Tales of the Blizzard -- of 1947

Warburton Avenue looking north from Williams Street. (click on any image for more information about the photograph)

You think we had a tough time a couple of weeks ago with 20.9 inches of snow? Well, the 26.4 inches that fell on December 26, 1947 hit New York much harder. “Metropolis Resembles Ghost City As It Digs Out of Record Fall” read one headline. Buses, cars, trains, subways – all were paralyzed, and 77 people lost their lives. As bad as conditions were in Hastings in 1947, the local shutterbugs were all out with their cameras, so we have a good record of what our village looked like. Here are four of the scenes they captured, along with snippets from the Herald Statesman newspaper put out the day after the blizzard.

“The city’s usually congested streets were still congested – but by lines of stalled automobiles, buses and trucks, bumper to bumper, stretching block after block. Other streets, piled high with drifts, were as deserted as country lanes.”

“The Hudson Tubes, which connect this city to New Jersey points via the tunnels under the Hudson River, the ferry houses, and rail and bus stations, were filled to overflowing and at one time the situation grew so grave that additional policemen were assigned to handle the anxious – and often stranded – crowds.”

“The city’s gala nightclub life was stifled by the transportation snarl. At Midnight only eight patrons were present at the usually noisy and gay Monte Carlo club, while the headwaiter at the swank Stork Club said business was ‘knocked out.’”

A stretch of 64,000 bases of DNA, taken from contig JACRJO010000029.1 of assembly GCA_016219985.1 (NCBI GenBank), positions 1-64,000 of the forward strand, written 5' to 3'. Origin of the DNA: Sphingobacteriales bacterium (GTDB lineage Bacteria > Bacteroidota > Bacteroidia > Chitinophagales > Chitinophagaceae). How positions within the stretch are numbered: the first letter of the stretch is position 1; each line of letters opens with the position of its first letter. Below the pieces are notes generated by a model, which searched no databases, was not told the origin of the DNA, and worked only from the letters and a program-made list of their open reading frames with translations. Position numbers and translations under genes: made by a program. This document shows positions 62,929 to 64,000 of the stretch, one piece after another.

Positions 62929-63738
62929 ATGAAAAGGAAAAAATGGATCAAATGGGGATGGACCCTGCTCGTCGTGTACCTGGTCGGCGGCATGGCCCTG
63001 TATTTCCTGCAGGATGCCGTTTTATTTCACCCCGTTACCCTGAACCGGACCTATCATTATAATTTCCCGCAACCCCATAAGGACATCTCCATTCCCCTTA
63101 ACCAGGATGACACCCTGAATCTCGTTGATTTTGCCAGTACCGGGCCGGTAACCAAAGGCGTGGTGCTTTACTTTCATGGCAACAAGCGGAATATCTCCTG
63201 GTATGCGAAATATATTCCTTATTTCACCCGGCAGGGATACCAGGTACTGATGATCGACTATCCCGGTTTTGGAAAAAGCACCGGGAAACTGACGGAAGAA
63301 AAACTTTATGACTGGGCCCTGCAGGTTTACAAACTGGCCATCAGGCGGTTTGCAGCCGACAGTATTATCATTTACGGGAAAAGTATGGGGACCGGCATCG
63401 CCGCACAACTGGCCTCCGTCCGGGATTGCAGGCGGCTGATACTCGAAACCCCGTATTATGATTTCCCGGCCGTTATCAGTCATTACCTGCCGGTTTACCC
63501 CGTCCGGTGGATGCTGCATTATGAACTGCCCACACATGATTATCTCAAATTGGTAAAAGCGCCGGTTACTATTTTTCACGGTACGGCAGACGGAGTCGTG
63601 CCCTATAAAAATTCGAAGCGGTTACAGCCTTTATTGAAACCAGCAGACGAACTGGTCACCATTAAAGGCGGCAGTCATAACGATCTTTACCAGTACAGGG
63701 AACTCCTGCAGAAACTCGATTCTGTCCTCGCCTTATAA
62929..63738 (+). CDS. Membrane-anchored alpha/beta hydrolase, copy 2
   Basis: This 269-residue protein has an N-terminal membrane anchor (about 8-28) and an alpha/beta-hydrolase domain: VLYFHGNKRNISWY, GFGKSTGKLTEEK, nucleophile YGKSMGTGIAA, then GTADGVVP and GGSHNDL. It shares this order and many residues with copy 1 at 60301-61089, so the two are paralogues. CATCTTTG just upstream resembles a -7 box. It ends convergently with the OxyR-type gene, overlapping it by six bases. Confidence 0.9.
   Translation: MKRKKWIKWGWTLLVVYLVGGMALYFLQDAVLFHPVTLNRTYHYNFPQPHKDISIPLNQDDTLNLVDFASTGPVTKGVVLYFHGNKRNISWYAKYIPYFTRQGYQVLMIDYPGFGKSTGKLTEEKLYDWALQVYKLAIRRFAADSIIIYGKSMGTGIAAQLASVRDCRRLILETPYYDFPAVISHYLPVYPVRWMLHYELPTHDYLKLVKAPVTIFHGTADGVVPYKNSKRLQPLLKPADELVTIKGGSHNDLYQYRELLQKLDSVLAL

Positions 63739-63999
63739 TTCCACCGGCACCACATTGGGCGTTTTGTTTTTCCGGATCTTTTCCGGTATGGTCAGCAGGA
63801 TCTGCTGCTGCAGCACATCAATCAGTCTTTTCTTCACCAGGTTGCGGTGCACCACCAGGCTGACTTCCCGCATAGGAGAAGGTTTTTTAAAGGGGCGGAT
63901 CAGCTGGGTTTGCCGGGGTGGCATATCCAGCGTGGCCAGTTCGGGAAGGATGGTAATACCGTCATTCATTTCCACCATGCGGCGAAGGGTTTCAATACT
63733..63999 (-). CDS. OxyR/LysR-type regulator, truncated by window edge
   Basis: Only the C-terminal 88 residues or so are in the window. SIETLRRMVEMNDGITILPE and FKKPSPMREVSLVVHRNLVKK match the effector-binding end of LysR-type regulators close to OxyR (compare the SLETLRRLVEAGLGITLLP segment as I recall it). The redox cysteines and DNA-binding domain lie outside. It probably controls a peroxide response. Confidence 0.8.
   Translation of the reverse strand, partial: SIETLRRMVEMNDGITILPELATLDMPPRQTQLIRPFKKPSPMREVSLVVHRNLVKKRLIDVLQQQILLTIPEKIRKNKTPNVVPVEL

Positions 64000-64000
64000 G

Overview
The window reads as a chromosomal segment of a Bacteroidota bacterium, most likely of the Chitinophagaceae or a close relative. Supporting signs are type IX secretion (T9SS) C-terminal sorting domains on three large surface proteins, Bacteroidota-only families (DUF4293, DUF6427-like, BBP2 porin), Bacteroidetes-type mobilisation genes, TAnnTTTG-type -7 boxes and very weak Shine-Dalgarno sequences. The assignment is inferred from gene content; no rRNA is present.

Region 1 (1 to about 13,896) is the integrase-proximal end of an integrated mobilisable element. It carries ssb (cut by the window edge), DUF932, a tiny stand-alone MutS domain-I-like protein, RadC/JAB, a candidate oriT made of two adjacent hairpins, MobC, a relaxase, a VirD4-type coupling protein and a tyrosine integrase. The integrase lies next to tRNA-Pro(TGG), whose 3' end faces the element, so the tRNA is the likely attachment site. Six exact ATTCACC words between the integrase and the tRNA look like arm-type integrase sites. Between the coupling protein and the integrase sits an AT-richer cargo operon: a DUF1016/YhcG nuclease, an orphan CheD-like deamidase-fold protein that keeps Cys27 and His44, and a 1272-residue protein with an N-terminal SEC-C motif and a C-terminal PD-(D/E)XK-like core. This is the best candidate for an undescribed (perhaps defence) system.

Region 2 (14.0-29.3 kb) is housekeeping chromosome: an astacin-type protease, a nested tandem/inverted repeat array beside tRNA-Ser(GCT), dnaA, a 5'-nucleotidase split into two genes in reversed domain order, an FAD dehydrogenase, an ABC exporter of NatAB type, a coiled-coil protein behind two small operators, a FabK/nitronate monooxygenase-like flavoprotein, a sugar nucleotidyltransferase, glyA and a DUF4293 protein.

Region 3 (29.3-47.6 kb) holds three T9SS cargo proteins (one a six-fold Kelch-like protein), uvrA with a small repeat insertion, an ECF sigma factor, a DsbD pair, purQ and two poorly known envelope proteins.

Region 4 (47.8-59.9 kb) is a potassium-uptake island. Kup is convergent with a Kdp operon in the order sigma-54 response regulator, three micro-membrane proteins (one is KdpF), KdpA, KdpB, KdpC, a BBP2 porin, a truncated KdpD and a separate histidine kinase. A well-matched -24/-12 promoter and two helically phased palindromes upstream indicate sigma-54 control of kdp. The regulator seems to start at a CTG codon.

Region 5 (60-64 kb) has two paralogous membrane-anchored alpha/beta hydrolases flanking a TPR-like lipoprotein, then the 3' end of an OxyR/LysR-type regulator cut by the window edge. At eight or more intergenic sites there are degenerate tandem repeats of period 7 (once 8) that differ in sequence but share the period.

Main Street looking west toward the Palisades

“At one time officials of bus companies reported 2,000 vehicles “lost,” their whereabouts temporarily unknown.”

“Telephone communication also was almost completely paralyzed yesterday as a record-smashing volume of calls tied up all boards. A 20-minute or half hour wait sometimes resulted in an operator answering telephone but for the most part coin boxes brought no action.”

“Swamped with telephone calls, a Brooklyn firm that provides limousine service to hospitals for expectant mothers couldn’t operate its automobiles and tried to rent horses and sleighs. Police cars served as ambulances for several expectant mothers.”

“Even the cemetery was a welcome place of refuge last night. One group beat the storm by spending the night in the office of St. Mary’s Cemetery, Sprain Road.”

“Two detectives had nearly dug out their snow-bound car before discovering it was the wrong car.”

“Trains resumed running to and from New York at about 7AM today after the worst tieup in more than two generations. Only the strike of 1946 had stopped the trains completely since the Blizzard of 1888…. On the Hudson Division a train reached Harmon from New York about 6 o’clock this morning – just 12 hours late.”

"Mount Haines," the pile of snow dumped off the bridge during village cleanup by the D.P.W. and named after its chief, Melville Haines.

“Hastings had difficulty with its snow-clearing equipment. During the height of the storm, three of the four plows broke down.”

“Milk deliveries were just about halted. The Borden company said it got three trailers through from its pasteurizing plant in Mount Vernon and is going ahead with deliveries. Sheffield company reported it was concentrating wholely on house deliveries “to get milk to the children” and not paying attention to wholesalers, stores, etc.”

“The Liner Queen Mary, some of whose passengers brought their luggage to the pier aboard sleds, finally sailed at 4:25 A.M. today after the storm had delayed her departure nearly 12 hours.”

“The mailman’s slogan fell by the wayside in the day-after Christmas snowstorm of 1947. The snowstorm stopped mail deliveries in Yonkers today and no trucks and no carriers went out of the Yonkers Post Office… Carriers and trucks went out yesterday, in an effort to keep schedules but many were stranded and had not yet returned home by noon today…”